A technocratic gov't .. Possible step for reform in Iraq

By Ala Al-Huwaijel

BAGHDAD, March 3 (KUNA) — Forming a technocratic government seemed in the past as a farfetched dream, but when current Iraqi Prime Minister Haider Al-Abadi called for the formation of such unit “heads began to turn.” Al-Abadi’s calls for a technocratic government, compromised of people with expertize, was preceded by reform policies that began back in mid-August of 2015. However, the reforms did not receive widespread approval from the Iraqi public or the Sunni and Shitte clergies.
This time, Al-Abadi did not take a surprise step to initiate any sort of reforms, he actually exchanged ideas with the government and also urged parliament to back him up on his reforms.
Reflecting on the situation MP from the Kurdistan coalition Najiba Najib told KUNA that the Kurds were in favor of any government steps for reforms, but stressed that any steps should not compromise the position of any component of the Iraqi society in governance.
“If Al-Abadi wants reforms through a new technocratic cabinet, he should refer back to the political blocs in the country,” she said, adding that the current motion dedicated that parliament would choose candidates for the government and the Prime Minister should choose ministers accordingly.
MP Najib indicated that “We have voted in favor of previous reforms by Al-Abadi and will continue to support new reforms on the condition that they do not exclude Kurds from decision making.” The Kurdish coalition is not the only bloc concerned with the Prime Minister’s plans, the union for national forces bloc is also keen on making sure that the upcoming government would focus on serving Iraqi interests.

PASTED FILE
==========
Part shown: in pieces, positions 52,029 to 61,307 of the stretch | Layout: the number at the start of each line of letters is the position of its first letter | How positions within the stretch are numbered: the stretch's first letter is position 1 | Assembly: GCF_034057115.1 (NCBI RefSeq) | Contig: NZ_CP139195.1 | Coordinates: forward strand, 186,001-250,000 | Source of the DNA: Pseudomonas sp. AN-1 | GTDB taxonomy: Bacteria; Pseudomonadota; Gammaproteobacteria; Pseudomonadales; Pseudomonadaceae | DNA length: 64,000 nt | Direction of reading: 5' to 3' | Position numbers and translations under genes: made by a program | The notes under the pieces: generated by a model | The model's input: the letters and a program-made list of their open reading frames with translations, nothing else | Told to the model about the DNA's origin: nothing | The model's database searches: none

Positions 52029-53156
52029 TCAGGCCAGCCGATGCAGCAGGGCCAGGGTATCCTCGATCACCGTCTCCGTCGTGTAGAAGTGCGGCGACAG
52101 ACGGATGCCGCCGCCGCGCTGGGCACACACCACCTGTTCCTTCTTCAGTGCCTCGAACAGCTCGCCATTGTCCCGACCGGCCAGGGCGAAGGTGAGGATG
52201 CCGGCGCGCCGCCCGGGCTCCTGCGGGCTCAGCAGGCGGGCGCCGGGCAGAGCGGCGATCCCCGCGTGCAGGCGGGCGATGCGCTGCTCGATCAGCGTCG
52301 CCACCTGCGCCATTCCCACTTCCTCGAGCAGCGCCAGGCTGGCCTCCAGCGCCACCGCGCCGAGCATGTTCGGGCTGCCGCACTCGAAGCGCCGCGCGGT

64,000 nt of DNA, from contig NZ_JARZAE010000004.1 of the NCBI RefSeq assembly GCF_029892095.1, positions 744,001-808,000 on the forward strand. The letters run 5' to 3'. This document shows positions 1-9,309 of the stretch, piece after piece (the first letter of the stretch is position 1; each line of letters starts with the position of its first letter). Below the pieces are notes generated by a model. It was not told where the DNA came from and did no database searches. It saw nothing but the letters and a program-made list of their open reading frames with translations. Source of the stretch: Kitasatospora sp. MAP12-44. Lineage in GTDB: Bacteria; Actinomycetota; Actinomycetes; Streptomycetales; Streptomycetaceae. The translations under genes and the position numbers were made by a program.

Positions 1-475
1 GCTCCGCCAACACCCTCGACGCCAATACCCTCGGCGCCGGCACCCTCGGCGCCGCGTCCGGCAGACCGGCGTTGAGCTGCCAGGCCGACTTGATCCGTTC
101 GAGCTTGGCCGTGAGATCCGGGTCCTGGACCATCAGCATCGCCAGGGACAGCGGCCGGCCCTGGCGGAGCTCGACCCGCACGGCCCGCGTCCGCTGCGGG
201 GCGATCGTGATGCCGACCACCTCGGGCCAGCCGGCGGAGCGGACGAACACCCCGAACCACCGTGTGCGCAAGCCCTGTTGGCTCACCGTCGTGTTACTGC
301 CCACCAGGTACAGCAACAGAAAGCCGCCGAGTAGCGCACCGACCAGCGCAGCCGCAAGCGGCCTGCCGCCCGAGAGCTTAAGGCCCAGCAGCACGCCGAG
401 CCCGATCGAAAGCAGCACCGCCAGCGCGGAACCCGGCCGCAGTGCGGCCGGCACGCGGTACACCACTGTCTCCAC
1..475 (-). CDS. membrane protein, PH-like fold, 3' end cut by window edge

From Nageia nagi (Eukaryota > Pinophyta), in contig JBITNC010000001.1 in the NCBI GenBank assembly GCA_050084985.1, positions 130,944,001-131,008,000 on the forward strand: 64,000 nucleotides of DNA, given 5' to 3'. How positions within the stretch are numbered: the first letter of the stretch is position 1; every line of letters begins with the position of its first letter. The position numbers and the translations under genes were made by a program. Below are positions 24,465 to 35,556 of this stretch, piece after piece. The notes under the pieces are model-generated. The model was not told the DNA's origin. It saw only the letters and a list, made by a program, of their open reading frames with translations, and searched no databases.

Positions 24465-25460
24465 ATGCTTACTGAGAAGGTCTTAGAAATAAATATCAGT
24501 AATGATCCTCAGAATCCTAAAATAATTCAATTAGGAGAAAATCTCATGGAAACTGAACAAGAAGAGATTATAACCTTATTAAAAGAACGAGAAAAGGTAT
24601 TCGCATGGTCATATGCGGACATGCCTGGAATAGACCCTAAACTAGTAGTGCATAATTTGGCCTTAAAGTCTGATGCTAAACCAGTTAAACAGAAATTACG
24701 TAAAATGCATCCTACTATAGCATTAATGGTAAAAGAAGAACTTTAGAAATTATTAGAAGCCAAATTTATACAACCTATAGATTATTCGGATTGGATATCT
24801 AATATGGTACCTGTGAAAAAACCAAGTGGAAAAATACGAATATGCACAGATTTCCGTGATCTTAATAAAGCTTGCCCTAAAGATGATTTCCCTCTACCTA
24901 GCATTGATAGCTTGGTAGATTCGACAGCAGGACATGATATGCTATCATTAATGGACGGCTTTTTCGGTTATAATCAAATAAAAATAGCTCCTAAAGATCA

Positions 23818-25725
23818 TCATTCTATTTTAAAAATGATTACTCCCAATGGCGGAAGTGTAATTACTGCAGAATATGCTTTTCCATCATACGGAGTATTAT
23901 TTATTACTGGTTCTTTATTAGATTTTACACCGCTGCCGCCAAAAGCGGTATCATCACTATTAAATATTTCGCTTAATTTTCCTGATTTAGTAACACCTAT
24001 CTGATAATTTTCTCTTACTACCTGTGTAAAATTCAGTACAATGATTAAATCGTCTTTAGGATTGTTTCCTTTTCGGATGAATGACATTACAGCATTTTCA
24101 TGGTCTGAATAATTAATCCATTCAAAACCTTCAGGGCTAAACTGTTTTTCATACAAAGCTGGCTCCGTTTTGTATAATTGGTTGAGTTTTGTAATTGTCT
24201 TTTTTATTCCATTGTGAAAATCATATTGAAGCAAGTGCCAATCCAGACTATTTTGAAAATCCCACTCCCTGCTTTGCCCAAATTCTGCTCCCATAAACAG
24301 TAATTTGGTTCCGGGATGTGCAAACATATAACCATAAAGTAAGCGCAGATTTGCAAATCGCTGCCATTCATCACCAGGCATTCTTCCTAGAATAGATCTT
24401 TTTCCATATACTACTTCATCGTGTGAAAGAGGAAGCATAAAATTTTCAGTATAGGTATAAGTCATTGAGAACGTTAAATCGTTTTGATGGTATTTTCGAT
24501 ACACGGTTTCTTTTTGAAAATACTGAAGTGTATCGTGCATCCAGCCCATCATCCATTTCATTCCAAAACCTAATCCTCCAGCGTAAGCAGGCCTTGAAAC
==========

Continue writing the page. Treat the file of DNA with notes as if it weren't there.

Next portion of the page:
Abdulathim Al-Ajman, an MP from the national forces bloc, said that reshuffling the cabinet and adjusting government policies should go through a planned political program, focusing on benefiting Iraqis especially the ones in areas that suffered from the so-called Islamic State (IS) aggression.
“What concerns the union is finding solutions to problems and not just changing faces in the cabinet,” said Al-Ajman who reminded the Prime Minister that his batch of reforms wanted to include all Iraqis with the main focus being a future of economic stability and security.
Meanwhile, MP from the state of law coalition Abdulhadi Mohan said that the Prime Minister, who is a member of this bloc, wanted a government that would steer away from a cabinet established on political and religious divisions.
He affirmed that Al-Abadi will not allow others to impose candidates for his new government by force, stressing that imposing a minister from a certain political group of religious denomination would hinder the operation of any government.
On his part, MP Salem Jum’a said that he was with the notion of a technocratic government that includes all Iraqis counting representatives of minorities, affirming that any government that took Iraqi forward was the right choice for the people of this country. (end) ahj.gta